Monday 29 April was a pupil free day where teachers @materdeiwagga enjoyed a Professional Learning Day with @aussietony, Mr Tony Ryan. Tony Ryan is a consultant who offers professional support to schools both within and outside of Australia. Tony has presented over 1500 keynotes and workshops at state, national and international conferences in the past 15 years. He is and was quality!
On Monday, Tony reminded teachers of the world which awaits our students and affirmed that student-centred learning will assist students to prepare for that world. From there we explored more/other/new ways to support and promote meaningful learning which will value-add to the very good work already being done. Furthermore, we deepened our understanding of inquiry learning.
There were many powerful messages that came from the presentation and workshops which Tony delivered throughout the day. Tony reminded us of the need to “future-proof” our students for the world in which they will have to work. We can essentially do this by:
- increasing student skills and knowledge as prescribed by curriculum;
- developing student capability to use digital technology for both critical and creative thinking;
- supporting the development of student personal and social capabilities; and, last but not least,
- ensuring students become authentic, lifelong inquirers; that is, to constantly ask discerning questions about life and work.
As we already know, our students of today, the adults and leaders of tomorrow, will not need to remember facts because they will be accessible at the touch of a button on a smartphone or other device. Rote learning and recall will not be as necessary as it has been to date. In fact, the more and more I read (and stated by Tony on Monday) reaffirms that adults of tomorrow will increasingly work in jobs (most of them not yet known) where organisations will require new and expansive thinking from employees who continually work in teams to solve real world problems. Schools of today and tomorrow are obligated to balance the need for curriculum compliance with the obligation to nurture the creativity and imagination required to address such real world problems.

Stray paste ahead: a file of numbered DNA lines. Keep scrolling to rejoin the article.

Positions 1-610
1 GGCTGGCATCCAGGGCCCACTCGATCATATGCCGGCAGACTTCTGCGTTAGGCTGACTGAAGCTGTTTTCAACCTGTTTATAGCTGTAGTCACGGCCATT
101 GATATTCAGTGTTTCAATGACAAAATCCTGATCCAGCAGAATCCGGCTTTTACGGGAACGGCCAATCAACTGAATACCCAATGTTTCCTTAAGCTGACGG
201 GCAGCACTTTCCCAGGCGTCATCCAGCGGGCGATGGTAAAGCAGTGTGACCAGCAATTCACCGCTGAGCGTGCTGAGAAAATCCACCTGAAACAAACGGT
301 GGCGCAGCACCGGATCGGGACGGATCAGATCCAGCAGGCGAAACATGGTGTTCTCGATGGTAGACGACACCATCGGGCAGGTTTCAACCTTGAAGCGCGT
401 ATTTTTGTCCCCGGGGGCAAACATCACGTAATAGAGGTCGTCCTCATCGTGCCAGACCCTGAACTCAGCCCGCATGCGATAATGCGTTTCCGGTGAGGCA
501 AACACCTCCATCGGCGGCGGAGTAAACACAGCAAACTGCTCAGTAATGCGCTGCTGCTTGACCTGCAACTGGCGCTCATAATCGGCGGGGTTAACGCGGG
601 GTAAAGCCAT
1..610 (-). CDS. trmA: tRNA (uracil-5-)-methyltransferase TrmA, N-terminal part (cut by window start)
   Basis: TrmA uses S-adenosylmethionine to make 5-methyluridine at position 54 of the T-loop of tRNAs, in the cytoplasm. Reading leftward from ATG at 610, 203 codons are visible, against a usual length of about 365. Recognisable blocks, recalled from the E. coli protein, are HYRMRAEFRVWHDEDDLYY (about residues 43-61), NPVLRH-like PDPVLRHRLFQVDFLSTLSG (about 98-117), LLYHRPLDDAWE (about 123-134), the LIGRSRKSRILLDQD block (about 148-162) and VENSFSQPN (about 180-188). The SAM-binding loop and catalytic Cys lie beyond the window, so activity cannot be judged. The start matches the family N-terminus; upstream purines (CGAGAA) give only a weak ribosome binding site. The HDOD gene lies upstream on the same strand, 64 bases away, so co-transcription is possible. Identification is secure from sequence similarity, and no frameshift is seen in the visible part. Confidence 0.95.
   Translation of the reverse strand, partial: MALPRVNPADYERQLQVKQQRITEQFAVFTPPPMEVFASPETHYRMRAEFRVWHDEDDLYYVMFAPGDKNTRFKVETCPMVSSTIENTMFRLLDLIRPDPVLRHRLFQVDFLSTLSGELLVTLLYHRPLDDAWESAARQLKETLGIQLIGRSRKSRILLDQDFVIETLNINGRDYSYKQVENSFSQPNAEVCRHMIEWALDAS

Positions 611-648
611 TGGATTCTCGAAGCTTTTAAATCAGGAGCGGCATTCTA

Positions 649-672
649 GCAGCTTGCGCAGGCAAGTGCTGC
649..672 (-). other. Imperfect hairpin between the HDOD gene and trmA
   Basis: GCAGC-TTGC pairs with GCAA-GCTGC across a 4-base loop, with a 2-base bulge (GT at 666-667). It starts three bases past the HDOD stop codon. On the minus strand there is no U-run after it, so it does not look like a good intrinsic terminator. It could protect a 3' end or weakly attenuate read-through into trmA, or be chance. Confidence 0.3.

The best schools will re-design their learning. Re-designing learning does not mean ‘changing everything’; however, it does mean implementing new strategies to complement the (right percentage of) direct instruction required to develop the essential building blocks of literacy and numeracy. It is NOT a case of “either/or”; it IS indeed a case of “both/and”. That is, schools of today and tomorrow are obligated to balance the need for curriculum compliance with the obligation to nurture the creativity and imagination required to address such real world problems. The best way to nurture creativity and imagination is to continually inquire by asking questions.
For a long time now, some say since the days of Socrates, asking questions to assess student understanding has been a core component of teaching and learning. So, asking questions is not something that is new to today’s classroom learning. In fact, it’s difficult to picture a classroom in which a teacher isn’t asking questions. The ability of teachers to ask good questions is critical to success, not only for our students but for our own growth as learners. As teachers, we need to model for our students the need to ask important questions, positive questions reflective questions by starting with “why?” “how?” “what if?” Developing our ability to questions is at the heart of cultivating the creativity and innovation required to address future real world problems.